I do leave the drafts alone, sometimes for months.  Then, when they’re completely cooled off, I go back and tinker and polish.  That process is mostly about sound, and about the story’s logic in the mind of the reader.  I read aloud multiple times, listening for sonic effects.  Rhythm.  It really is all about rhythm.  If the piece doesn’t work out loud, it’s not ready.  My goal is always to make the story into an experience for the reader, an immersive, sensuous experience of sound and rhythm as well as an emotional and psychological experience.

There were two stories that did give me trouble:  “A Time of Snow” and “Personal Effects.” 

With “A Time of Snow,” I knew the original ending was flat, but I couldn’t figure out why, or how to fix it.  My friend Josh Brewer pointed out that it read more like a manifesto than a story, that it felt didactic—the kiss of death.  (I love Alice Gregory <> on this point.)  Usually if a draft has the reek of didacticism, I just scrap it, and I really tried to abandon “A Time of Snow.” 

But something about the narrator Antoinette, her voice and her gutsiness, wouldn’t let me go.  The manuscript sat around for a few years, frustrating me.  Then I suddenly realized the final actions that were missing:  Julia’s action of betrayal, Antoinette’s retaliation.  Once I added those, it became a story.  My characters are often in their heads too much, as I am, and I have to remember to get them out in the world, misbehaving.

“Personal Effects” grew from an episode I witnessed many years ago, in the winter of 1996.  For a long time, I couldn’t write about it at all—I didn’t know what it meant, or why it obsessed me, or what to do with it—and then suddenly, a couple of years ago, I could.  But even after writing it, I still had trouble controlling the material.  My draft was awkward; the different sections of the narrative just weren’t coming together.  I was helped by readers Lorraine López and Heather Lundine, and by doing after-the-fact outlining to see how the story’s segments interlocked and fit and moved.  This revealed that the failure in early drafts was primarily structural.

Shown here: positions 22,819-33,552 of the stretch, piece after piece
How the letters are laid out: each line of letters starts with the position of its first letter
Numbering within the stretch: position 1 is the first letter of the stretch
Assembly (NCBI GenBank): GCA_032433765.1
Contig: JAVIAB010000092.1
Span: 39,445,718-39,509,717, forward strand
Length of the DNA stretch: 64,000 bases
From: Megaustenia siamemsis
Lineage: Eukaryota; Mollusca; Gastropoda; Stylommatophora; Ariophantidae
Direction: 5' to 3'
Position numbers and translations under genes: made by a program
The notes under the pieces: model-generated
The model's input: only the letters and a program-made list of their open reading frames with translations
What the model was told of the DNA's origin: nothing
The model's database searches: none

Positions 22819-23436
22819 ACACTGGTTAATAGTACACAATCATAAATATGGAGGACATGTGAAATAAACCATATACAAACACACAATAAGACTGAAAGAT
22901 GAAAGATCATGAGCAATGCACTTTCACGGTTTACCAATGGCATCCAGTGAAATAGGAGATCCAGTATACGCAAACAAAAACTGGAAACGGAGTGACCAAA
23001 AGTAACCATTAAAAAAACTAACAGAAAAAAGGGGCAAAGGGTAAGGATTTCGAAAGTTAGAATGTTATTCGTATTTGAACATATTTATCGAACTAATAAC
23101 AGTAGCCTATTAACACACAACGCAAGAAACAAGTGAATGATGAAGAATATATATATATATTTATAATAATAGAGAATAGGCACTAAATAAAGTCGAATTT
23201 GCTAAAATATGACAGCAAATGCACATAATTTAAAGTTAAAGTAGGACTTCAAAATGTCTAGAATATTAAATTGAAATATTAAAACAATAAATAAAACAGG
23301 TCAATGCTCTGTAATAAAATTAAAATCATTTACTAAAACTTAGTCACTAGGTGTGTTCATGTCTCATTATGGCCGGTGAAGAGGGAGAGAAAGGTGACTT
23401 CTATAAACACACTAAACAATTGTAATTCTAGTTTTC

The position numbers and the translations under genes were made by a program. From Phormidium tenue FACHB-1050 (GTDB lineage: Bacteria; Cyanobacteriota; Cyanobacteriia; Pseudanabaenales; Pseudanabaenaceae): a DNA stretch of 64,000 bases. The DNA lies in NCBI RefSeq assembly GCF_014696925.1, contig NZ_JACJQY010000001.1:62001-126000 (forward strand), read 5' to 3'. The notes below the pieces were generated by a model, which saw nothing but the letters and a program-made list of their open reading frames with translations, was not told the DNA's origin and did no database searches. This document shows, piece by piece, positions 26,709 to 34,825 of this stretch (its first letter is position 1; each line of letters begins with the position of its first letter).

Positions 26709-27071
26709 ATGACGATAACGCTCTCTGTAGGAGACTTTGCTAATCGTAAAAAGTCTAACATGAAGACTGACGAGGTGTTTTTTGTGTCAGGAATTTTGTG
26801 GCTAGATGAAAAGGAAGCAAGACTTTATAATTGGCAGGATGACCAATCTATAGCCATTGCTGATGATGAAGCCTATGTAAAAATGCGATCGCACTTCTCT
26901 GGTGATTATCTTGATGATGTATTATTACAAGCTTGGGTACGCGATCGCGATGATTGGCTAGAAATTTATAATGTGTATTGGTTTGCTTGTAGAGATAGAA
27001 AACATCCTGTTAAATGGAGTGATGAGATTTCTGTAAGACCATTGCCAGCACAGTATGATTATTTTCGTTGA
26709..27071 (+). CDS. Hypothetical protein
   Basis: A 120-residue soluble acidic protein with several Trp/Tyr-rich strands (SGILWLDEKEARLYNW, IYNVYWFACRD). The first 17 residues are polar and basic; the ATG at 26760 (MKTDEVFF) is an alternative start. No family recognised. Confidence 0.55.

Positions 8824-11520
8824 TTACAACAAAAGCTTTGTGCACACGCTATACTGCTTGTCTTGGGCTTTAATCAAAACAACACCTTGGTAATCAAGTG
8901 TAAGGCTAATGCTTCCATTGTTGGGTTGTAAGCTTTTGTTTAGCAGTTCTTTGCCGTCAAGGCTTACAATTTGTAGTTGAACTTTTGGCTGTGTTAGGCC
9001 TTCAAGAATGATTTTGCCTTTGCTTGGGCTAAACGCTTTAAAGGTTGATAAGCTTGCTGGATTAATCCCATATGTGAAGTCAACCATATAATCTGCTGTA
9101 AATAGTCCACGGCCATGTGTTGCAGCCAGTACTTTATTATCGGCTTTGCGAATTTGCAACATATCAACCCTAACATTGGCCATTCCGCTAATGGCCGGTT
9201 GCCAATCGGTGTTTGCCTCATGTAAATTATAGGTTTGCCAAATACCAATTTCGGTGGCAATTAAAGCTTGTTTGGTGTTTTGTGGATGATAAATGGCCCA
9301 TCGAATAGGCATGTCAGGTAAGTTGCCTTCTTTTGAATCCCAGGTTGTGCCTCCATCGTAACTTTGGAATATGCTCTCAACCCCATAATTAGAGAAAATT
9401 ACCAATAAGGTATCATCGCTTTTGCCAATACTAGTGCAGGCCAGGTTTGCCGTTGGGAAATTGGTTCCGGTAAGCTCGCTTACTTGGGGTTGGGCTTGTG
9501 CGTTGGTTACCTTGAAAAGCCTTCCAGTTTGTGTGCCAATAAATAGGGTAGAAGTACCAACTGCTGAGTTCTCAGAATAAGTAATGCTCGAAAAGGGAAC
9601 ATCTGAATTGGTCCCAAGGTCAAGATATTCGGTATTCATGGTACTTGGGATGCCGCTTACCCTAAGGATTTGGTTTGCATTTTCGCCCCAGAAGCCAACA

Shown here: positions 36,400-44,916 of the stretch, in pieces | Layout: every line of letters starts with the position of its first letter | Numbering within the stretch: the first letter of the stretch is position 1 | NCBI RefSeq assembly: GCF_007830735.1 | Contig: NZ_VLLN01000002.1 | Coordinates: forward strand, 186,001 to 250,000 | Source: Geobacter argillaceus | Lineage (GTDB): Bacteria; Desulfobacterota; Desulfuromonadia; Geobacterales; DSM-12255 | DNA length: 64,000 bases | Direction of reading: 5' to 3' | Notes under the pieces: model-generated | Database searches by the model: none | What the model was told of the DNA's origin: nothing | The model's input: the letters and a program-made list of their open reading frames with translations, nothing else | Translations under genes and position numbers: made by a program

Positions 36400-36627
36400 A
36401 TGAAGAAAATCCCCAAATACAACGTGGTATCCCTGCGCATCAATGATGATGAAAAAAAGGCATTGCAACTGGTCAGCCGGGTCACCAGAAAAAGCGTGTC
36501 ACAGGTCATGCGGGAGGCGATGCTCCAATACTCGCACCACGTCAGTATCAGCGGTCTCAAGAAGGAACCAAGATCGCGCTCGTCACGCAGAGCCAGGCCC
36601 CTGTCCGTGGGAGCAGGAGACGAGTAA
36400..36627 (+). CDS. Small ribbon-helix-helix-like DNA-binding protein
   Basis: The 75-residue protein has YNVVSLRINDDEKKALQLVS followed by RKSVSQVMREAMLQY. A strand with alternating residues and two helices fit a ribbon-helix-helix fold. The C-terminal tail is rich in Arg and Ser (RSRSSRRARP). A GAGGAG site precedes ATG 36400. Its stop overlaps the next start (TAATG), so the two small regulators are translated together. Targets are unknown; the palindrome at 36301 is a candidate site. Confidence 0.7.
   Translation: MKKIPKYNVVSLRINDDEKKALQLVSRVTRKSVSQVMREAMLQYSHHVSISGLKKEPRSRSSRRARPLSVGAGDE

Once I could see the problems, in both stories, I could fix them.  The hard part is blindness—to the flaws in our work, the flaws in ourselves.  Feedback from good readers is invaluable, as is getting as much distance as possible on one’s own work.

Some of your stories are quite filmic.  I’m thinking especially of “The Noren,” and “The Notion I took.”  Do you see some of your stories in images before writing them?

Thank you!  I’m glad you think so.  That means a lot.

Such an interesting question.  Not before I start to write, but during:  once I have sat down, picked up the pen, and entered the dream.  All of the senses, too, not just vision:  smell, taste, touch, surround sound.  But with a voiceover, and that’s the part I write down:  that thread of language.  When I was drafting “A Notion I Took,” for example, I felt like my body was wet, like I was drowning, and like maybe I wanted to drown.  Writing is such a powerful and strange experience.  It takes you over.

The stories almost always begin with a line, a phrase.  Sometimes a visual image, but not as often. 

It’s a character’s voice that hooks me.  If I can’t resist the voice, if I hear it unspooling in my head—if the process of writing the first draft feels like taking dictation—then the piece usually has promise.

Tell us about the Latinas in your stories.  I’m thinking, for example, of  “The Choice I Made,” and “The Dream of the Father.”  How did these come about?

The majority of the stories in How Winter Began have a Latina protagonist.  The process is always the same:  there’s something that I witness or experience or dream, a line or a fragment, a question, a little wound that gets infected and grows into an obsession.  What if events had gone another way?  What happened before that incident that made the person behave that way or say that thing?  What might it be like to be inside that person’s mind, experiencing what she went through?  Imagination and empathy.  And then a line or a phrase occurs to me, and I start to write.